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Districts grapple with home-school law

Eligibility questions abound as schools must allow all kids to play sports.


School sports teams may see more new faces this fall when Ohio districts for the first time must allow home-schooled students to join clubs and sports teams.

But school officials say the new law, which officially takes effect next month, provides no road map for how to balance student eligibility with access to sports and activities. And the Ohio High School Athletic Association, which didn’t push for the change, says districts are left to interpret how to enforce eligibility requirements.

“It’s one thing for a student to be legislatively given the opportunity to participate on a team or in an extracurricular activity, but for sports they have to be academically eligible,” OHSAA spokesman Tim Stried said.

The law requires all Ohio school districts to allow home-schooled students and some private school students to participate in extracurricular activities. The effective date is Sept. 29, but the OHSAA is urging districts to act as if the law is already in effect, allowing kids to participate in all fall activities.

The Virginia-based nonprofit, Home School Legal Defense Association, pushed for the law, saying it received calls from Ohio parents turned away by schools. The state joins 22 other states with laws granting equal access to sports and activities, according to the association.

Some Ohio schools have allowed home-schooled students to participate in activities but with varying criteria, such as enrolling in a set number of courses. Home-school students can now participate without taking a single class outside of their home.

Different rules

Home-schooled students must meet the same qualifications as their public school counterparts: maintain academic good standing, pay district fees and have the talent to make the team.

But OHSAA eligibility rules are more specific for in-school students: They must be enrolled in at least five courses and receive passing grades in those courses. In addition, many school districts set minimum Grade Point Average requirements to participate in extracurriculars.

Such requirements are not extended to home-schooled students.

OSHAA deputy commissioner Debbie Moore said there are no plans to change the bylaw specifying eligibility, leaving schools to decide whether students meet academic standards to participate. Ohio Department of Education spokesman John Charlton said ODE has no role in determining eligibility or helping schools do so.

Under the new law, students who leave school mid-year to learn at home are ineligible for one grading period, and previously ineligible public school students who become home-schooled cannot immediately become eligible.

Rep. Dave Hall, R-Millersburg, said he pushed for the law change to give home-schoolers equal access to activities. Hall, who attended public school, said he acted on behalf of many constituents who think it’s unfair to exclude home-schoolers.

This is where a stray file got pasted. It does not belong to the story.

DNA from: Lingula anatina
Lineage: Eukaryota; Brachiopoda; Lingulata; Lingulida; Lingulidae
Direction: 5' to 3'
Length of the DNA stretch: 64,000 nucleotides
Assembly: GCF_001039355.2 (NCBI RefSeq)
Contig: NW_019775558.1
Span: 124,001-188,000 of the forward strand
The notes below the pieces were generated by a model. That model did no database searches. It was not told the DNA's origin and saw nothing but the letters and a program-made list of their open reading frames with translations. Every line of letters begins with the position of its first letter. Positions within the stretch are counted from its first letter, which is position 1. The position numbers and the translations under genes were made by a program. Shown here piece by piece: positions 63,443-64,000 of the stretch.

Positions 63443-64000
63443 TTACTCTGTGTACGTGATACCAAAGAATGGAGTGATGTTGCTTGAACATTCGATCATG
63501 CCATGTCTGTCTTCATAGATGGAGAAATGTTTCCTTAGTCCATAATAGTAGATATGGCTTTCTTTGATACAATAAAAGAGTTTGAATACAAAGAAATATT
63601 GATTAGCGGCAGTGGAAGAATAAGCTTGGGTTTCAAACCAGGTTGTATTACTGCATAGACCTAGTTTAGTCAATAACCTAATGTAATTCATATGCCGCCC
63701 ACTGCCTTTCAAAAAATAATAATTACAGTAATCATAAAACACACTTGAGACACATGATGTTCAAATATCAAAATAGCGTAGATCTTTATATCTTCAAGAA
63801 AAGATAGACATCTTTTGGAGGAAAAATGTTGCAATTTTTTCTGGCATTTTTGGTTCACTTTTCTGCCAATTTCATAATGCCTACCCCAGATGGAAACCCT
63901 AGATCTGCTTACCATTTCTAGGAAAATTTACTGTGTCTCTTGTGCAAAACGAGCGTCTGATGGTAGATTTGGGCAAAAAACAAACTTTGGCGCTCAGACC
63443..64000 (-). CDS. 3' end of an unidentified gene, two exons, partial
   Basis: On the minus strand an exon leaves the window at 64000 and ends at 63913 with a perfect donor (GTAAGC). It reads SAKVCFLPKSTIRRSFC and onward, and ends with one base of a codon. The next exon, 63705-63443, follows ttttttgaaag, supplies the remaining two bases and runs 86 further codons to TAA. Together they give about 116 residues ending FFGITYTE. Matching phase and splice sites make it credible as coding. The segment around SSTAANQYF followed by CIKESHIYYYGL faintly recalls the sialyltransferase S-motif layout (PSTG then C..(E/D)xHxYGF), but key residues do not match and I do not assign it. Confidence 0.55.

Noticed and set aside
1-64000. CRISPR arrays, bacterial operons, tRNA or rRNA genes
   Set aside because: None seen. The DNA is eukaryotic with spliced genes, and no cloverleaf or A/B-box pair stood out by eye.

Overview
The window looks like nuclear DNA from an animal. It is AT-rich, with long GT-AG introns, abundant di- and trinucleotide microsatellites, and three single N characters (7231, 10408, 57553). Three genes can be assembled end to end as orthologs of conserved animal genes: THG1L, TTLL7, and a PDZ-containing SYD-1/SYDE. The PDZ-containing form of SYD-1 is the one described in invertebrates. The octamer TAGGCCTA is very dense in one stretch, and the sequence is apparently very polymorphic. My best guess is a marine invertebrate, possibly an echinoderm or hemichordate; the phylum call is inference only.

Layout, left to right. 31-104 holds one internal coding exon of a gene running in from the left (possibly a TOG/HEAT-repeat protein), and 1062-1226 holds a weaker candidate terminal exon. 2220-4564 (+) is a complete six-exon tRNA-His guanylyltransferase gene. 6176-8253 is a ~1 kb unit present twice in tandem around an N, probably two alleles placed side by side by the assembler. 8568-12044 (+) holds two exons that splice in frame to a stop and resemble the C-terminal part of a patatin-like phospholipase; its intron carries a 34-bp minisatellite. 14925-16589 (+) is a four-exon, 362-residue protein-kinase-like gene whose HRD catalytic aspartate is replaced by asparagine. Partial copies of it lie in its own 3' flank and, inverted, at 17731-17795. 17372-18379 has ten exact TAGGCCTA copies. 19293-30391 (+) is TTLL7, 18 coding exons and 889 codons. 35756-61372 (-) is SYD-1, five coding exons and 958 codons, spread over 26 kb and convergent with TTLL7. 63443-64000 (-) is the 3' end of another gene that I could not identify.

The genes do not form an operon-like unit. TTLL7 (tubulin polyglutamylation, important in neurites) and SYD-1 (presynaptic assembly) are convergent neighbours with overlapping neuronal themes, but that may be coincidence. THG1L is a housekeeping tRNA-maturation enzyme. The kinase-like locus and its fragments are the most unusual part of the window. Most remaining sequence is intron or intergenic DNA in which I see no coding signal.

“Kids aren’t thinking this is a home-school issue or a public school issue,” Hall said. “They just want to participate. When you bring kids together in any aspect, you’re bringing the parents together. It will allow everyone to know each other and break down barriers.”

Hall said home-school students would have to meet the same academic standards as their public school teammates, but school officials said doing so without infringing on parents’ choices will be difficult.

Home-school parents are required by law to submit to their home districts a curriculum plan and an annual assessment or report about their students’ achievement. School districts have no authority to challenge or verify information submitted.

West Carrollton School District Superintendent Rusty Clifford said determining eligibility based on parent reports means students are judged on two separate sets of criteria. West Carrollton, an open enrollment district, has allowed home-school students to participate in sports and activities if enrolled in some courses, which establishes a GPA and weekly opportunities to check progress for eligibility.

Clifford said no home-school students have expressed interest in playing high school sports in his district, but the district will follow any and all eligibility regulations.

“The bottom line is what’s best for kids,” Clifford said. “And if the child really wants to play, we don’t want to deny them the opportunity.”

Unknown impact

Stried said the law’s impact is not yet known. The Ohio Department of Education estimates 24,000 students were home-schooled in Ohio last year and about 4,500 in the Miami Valley.

“Our membership has never been open to outside students being a part of their team,” Stried said. “Nothing against home-schoolers, but that’s not how it’s evolved in Ohio.”

Stried said schools will have to enforce the eligibility requirements as they see fit.

“You can see his point that they’re paying school taxes but couldn’t participate,” Stried said. “But if they made the decision to home-school their student, that’s great for them, but that shouldn’t automatically translate into being able to do extracurriculars.”


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